Table of Contents
What is allotment?
An allotment garden or community garden plot is a piece of land allocated or rented to an individual to allow them to grow food and flowers for themselves and their family.
Allotments allow certain activities and buildings like greenhouses and shed to erected on the site without planning consent and some have a water supply and toilets. Some places allow limited livestock keeping.
Below: My first look at my new allotment. Heavily overgrown but with apple and plum trees.
Allotments and community gardens vary greatly in size and can be council or authority controlled or private. Here in the UK allotments and what you can do on them is governed by the allotment acts of 1922 and 1950 and their provision is a legal requirement.
Why is an allotment called an allotment?
It is your allotted piece of land. They were known as enclosures in the 1600's and have always provided land for the common labourer.
See https://the-secret-garden.net/allotments-law-and-responsibilties.html for more details.
How does an allotment work?
You rent a plot and are entitled to grow fruit, herbs, vegetables and flowers for as long as you obey the rules and pay the yearly rent.
My allotments allows me to raise fruit, vegetables, flowers, herbs, bees, fowl and rabbits. Depending on the size and location of the site, it might not be practical to keep bees or hens, so please check first.
Other landowners may restrict you to plants, so check there, too. Legally allotments cannot be used for commercial purposes, although it is usually OK to sell off genuine surpluses.
How big are allotments?
Allotment plots vary in size are measured in perch, pole or rods, with 5½ yards equal to 1 pole. In allotment terms 1 pole is equivalent to 272.25 sq ft (roughly 30 sq yds or 25 sq metres)
Provisions allow allotments to be 250 square metres (10 X 25 metres) in size or a different size that is to be agreed between the person requesting an allotment and the local authority.
The average size for London is 5 poles. This is around half the size of an average plot elsewhere in the country.
Sizes do vary and a lot of councils have halved the sizes of their allotments so as they can satisfy more plot holders on their land. This is not necessarily financially motivated but a way to cut waiting lists. My allotment is approaching a third of an acre, which is huge in allotment terms.
The Act also requires fair rents to be set and allows tenants to sell surplus produce grown on an allotment as long as they don't make a business out of it.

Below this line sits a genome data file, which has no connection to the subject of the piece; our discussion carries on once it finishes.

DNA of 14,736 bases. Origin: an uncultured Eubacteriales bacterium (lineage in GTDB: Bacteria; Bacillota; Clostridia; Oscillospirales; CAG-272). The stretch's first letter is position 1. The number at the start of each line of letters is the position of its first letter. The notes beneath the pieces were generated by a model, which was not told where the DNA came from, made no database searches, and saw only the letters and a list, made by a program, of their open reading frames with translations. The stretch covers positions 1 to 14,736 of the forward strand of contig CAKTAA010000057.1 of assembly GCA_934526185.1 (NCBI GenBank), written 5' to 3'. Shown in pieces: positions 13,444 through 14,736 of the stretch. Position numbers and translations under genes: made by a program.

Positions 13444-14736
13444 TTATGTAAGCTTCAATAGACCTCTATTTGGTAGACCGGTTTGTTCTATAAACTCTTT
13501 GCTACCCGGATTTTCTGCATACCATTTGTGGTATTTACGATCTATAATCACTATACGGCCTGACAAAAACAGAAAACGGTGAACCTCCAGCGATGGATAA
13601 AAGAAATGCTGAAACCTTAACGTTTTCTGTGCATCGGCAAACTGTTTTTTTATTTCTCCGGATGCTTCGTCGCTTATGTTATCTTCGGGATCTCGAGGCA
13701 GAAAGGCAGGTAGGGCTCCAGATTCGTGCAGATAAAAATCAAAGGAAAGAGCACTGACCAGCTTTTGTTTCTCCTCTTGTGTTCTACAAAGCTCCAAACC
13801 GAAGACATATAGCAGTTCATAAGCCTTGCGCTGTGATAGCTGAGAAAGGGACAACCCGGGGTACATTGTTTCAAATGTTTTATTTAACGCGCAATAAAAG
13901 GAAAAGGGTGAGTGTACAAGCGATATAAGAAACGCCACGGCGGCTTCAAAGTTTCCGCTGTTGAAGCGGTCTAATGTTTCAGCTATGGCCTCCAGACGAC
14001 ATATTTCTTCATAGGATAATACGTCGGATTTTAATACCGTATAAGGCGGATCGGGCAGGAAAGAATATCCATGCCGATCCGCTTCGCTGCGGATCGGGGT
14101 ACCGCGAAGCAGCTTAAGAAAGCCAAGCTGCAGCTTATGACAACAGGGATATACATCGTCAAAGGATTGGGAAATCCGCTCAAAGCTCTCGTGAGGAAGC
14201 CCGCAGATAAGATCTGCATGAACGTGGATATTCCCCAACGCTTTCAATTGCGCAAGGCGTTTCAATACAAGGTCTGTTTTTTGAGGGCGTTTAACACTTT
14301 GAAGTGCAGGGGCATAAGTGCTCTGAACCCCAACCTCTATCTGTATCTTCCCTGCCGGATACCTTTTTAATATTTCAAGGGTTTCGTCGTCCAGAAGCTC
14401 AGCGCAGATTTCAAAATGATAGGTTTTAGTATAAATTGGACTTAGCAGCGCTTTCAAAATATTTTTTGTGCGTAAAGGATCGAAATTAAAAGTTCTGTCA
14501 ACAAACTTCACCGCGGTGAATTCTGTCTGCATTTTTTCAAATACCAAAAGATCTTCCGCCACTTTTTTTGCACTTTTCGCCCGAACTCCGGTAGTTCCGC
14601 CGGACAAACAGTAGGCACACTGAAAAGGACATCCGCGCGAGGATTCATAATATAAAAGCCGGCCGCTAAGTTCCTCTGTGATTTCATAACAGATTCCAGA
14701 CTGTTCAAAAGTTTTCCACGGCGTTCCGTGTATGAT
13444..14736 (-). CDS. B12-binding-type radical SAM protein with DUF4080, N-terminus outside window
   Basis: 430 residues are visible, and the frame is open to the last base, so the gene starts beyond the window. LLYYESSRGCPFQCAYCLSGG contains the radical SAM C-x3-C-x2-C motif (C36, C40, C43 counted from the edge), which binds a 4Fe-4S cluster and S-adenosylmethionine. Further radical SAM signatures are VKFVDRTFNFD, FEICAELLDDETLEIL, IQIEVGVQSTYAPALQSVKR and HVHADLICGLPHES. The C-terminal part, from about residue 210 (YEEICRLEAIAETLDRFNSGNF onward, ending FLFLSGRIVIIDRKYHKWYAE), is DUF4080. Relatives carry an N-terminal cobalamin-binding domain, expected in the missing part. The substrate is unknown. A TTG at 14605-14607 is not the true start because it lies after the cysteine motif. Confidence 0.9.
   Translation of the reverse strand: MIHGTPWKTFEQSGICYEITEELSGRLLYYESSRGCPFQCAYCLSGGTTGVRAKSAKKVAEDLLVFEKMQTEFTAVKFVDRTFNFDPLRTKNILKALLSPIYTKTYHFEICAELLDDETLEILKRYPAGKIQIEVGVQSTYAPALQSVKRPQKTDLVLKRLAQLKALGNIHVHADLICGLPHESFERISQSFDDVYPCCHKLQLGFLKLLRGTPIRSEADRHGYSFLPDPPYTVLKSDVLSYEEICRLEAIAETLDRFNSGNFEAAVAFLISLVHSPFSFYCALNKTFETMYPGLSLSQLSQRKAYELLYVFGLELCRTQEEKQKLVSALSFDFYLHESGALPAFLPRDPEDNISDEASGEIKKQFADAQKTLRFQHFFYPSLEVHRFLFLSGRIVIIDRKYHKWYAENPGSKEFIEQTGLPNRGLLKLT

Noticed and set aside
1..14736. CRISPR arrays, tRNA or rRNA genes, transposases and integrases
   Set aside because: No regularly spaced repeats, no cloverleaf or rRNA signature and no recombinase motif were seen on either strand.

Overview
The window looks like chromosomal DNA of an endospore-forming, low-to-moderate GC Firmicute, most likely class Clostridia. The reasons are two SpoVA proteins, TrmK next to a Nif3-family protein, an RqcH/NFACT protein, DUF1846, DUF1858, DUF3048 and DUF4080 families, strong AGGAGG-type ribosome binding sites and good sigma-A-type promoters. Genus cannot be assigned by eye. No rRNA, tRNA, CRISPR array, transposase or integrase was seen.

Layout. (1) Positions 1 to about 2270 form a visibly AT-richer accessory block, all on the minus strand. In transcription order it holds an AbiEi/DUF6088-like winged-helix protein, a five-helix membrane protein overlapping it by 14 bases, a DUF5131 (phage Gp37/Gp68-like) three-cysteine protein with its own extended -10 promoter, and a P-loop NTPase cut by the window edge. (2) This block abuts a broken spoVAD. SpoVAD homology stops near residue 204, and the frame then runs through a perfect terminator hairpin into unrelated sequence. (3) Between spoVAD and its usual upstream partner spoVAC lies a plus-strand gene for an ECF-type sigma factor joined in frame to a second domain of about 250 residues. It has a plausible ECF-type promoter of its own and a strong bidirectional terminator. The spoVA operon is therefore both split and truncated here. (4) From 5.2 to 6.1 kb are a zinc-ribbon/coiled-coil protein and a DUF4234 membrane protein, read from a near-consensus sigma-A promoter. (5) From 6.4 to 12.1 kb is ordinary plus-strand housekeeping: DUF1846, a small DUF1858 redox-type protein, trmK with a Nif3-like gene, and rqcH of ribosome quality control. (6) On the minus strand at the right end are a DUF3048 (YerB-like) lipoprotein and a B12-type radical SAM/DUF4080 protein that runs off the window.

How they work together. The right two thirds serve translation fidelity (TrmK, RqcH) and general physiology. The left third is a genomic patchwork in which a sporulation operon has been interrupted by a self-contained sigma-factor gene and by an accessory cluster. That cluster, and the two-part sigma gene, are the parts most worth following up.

What is the purpose of an allotment?
Allotment holders love their plots for the fresh air, healthy exercise, organic fruit and vegetables, supportive friendship networks and knowledge of where their food comes from they get when they grow their own.
For me the benefits of having an allotment are:
- Fresh eggs - I have a few ducks and chickens.
- Fresh food - I produce about half of what we eat.
- Its all local - There are no food miles on allotment produce.
- Community - Sharing seeds, produce and knowledge is common practise.
- Health - Exercise and fresh air.
- Good for the land - Allotments improve the soil.
- I can grow different varieties and heritage types not found n the store.
Allotment Frequently Asked Questions:
What are the disadvantages of having an allotment?
Allotments can be hard work and you will need to visit on a regular basis. There may be people you don't like or get on with and what you can do is sometimes limited.
How do you get an allotment?
You put your name on a waiting list and get patient. If you can find 6 or 8 like minded individuals you can get together and try to force the council to provide them. Legally they have to but it can take time and money.
Can I keep chickens and animals on my allotment?
You can keep chickens rabbits and bees on allotments with permission on up to 50% of the space. See https://the-secret-garden.net/chickens-and-livestock-on-allotments.html for more information.
Can you build on allotments?
Permitted Structures are allowed on allotments, raised beds, potting sheds, greenhouses and poly-tunnels are all examples of permitted structures. You aren't allowed to build anything permanent on your allotment.
Can I put a shed on my allotment?
Yes, a small shed is a permitted structure. The size will be limited. I have an 8 X 10 foot shed but my allotment is large.
How do you clear an allotment fast?
Clearing an overgrown allotment plot often requires a lot of work or help from friends.
Below: The weeds and trees on my plot were as tall as me when I took it on.
On the plus side stacked turf makes excellent compost in a relatively short time.
What's best to grow on an allotment?
It is always best to start with the vegetables that you and your family will eat and that easy to store and make the most of. Don't grow beans if you don't like them.
Why are allotments bad for the environment?
They are not bad for the environment. Allotments are full of people growing food without pesticides and chemicals and making naturally enriching the soil over time.
Is an allotment hard work?
The amount of work involved really depends on just how keen you are, but if you're taking on a vacant plot in autumn you should expect to put in at least half a day per pole just to clean and dig the soil.